Have you ever reached into your pocket to discover a $20 bill you thought you lost? While this may be a pleasant surprise, it may spark another thought:
Given the frenetic pace of our daily lives, it’s easy to lose track of things – even our hard-earned money. You may be able tofind some forgotten valuables (like that $20 bill) by simply checking your pockets, but you may have to do a little more legworkto find others.
All states require financial institutions to report unclaimed or abandoned property to the treasurer’s office. Typically, a state considers property to be unclaimed or abandoned if it remains dormant for a certain period of time. During that period of inactivity, the financial institution must make an effort to contact the owner. If these efforts prove unsuccessful, the state will become the owner of the property. Fortunately, there are ways to reclaim any such property.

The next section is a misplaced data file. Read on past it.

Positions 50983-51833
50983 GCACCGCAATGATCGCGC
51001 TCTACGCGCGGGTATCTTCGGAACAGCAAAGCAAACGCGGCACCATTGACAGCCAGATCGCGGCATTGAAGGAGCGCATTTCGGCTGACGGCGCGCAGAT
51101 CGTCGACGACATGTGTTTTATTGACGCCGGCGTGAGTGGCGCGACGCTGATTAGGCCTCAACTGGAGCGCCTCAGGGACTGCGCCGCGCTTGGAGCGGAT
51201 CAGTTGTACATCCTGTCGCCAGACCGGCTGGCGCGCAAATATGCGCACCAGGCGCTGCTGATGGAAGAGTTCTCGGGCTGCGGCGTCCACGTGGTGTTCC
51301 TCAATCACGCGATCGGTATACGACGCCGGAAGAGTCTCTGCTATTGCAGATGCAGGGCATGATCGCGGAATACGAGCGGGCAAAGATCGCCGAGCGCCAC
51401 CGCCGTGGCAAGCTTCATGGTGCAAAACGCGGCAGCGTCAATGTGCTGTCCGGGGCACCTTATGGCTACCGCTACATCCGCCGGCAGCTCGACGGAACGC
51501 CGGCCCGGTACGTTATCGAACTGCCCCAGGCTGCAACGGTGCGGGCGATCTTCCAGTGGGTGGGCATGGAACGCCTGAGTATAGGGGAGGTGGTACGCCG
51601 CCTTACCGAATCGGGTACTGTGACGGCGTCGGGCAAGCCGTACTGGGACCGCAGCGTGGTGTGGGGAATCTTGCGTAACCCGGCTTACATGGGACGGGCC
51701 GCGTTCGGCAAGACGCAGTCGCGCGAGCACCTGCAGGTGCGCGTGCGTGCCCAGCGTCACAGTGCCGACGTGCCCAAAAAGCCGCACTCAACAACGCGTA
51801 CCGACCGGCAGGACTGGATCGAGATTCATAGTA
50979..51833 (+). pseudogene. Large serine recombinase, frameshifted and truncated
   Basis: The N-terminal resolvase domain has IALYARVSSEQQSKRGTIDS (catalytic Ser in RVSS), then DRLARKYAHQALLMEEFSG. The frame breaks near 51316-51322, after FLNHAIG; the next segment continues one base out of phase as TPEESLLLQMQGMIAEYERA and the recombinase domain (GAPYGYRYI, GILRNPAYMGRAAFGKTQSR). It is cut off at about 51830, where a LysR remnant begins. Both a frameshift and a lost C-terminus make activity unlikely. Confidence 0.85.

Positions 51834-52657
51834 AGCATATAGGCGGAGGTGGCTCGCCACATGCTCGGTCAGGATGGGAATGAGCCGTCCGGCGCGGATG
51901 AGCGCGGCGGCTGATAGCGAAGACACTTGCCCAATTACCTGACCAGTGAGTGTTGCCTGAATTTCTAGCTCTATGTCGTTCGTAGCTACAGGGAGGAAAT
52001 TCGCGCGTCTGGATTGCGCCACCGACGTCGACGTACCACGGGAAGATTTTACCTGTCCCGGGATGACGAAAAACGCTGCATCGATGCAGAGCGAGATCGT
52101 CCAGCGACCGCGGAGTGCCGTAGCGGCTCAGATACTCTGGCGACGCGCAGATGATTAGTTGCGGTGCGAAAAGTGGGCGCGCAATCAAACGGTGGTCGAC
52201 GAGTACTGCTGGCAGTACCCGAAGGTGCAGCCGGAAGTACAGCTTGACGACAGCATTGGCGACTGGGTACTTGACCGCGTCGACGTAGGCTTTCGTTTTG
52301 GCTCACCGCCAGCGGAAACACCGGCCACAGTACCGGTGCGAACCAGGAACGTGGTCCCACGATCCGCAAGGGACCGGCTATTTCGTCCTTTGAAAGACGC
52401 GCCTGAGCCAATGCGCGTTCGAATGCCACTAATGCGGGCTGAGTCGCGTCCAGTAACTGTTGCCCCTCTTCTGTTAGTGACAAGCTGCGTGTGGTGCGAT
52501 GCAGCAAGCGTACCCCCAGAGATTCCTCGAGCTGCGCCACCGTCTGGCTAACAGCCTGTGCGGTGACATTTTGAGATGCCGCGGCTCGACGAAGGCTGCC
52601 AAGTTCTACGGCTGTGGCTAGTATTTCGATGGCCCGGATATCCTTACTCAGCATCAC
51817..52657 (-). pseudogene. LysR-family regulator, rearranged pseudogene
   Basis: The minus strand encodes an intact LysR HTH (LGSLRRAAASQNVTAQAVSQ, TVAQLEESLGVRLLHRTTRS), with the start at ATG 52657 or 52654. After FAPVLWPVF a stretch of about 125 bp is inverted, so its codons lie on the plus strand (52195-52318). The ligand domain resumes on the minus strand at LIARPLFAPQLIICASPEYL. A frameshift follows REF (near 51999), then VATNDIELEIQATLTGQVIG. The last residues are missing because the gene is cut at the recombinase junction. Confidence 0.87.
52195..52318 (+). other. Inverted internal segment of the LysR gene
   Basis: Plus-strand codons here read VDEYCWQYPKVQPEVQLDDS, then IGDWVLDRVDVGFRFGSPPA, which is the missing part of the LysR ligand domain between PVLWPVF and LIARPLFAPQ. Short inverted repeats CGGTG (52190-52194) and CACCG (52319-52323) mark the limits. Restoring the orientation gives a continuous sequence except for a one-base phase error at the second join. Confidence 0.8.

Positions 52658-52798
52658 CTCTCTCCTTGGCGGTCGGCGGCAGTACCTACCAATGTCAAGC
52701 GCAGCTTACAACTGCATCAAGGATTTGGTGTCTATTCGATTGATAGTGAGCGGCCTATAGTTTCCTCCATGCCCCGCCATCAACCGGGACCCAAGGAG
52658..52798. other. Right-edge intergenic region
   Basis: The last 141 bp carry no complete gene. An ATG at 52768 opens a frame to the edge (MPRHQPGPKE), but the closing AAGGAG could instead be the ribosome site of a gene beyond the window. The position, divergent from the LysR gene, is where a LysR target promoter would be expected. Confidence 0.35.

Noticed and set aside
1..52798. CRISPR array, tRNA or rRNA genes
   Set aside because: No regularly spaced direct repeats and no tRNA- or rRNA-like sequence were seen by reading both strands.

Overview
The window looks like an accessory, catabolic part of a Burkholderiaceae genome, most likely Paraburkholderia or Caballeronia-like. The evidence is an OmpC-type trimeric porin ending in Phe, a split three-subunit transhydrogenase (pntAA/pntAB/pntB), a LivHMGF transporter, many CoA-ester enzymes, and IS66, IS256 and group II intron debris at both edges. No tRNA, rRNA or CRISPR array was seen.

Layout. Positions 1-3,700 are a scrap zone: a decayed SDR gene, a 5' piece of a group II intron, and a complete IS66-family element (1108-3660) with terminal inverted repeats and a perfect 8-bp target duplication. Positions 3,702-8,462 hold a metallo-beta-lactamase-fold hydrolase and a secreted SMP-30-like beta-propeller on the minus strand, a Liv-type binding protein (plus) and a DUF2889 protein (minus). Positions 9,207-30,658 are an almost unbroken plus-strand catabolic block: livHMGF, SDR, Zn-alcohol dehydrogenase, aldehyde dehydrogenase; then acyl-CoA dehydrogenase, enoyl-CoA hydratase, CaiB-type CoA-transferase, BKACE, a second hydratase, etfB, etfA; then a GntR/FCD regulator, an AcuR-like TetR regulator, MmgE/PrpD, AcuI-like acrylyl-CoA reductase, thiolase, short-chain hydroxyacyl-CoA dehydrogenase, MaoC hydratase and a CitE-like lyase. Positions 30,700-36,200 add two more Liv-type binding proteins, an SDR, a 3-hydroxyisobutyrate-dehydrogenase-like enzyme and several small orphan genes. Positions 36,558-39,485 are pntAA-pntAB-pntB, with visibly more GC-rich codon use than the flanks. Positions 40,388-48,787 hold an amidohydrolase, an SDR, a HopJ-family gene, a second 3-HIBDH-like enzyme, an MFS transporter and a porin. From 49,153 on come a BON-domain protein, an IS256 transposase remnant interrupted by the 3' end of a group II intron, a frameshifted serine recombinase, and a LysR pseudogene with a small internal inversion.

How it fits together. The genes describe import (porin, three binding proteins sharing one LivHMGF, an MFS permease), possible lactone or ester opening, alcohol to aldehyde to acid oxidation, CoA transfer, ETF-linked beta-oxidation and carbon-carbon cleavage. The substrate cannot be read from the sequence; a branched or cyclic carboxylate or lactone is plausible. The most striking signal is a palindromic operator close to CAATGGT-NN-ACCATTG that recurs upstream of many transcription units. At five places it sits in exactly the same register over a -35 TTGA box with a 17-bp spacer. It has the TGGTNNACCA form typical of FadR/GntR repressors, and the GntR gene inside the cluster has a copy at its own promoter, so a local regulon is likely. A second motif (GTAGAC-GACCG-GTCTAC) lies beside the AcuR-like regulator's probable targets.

To check if you have any unclaimed or abandoned property, visit www.unclaimed.org and select your state. From there, your state’s unclaimed property database is displayed. If you discover any unclaimed or abandoned property, you will be provided with instructions on how to proceed.
Although you can reclaim your property, the paperwork required may be a nuisance. Consider taking the following steps to ensure that you do not allow any property to be classified as unclaimed or abandoned:
If you think you may have unclaimed or abandoned property, or if you want to take preemptive steps to ensure that you do not allow any property to be classified as unclaimed or abandoned, contact your tax or legal advisor today.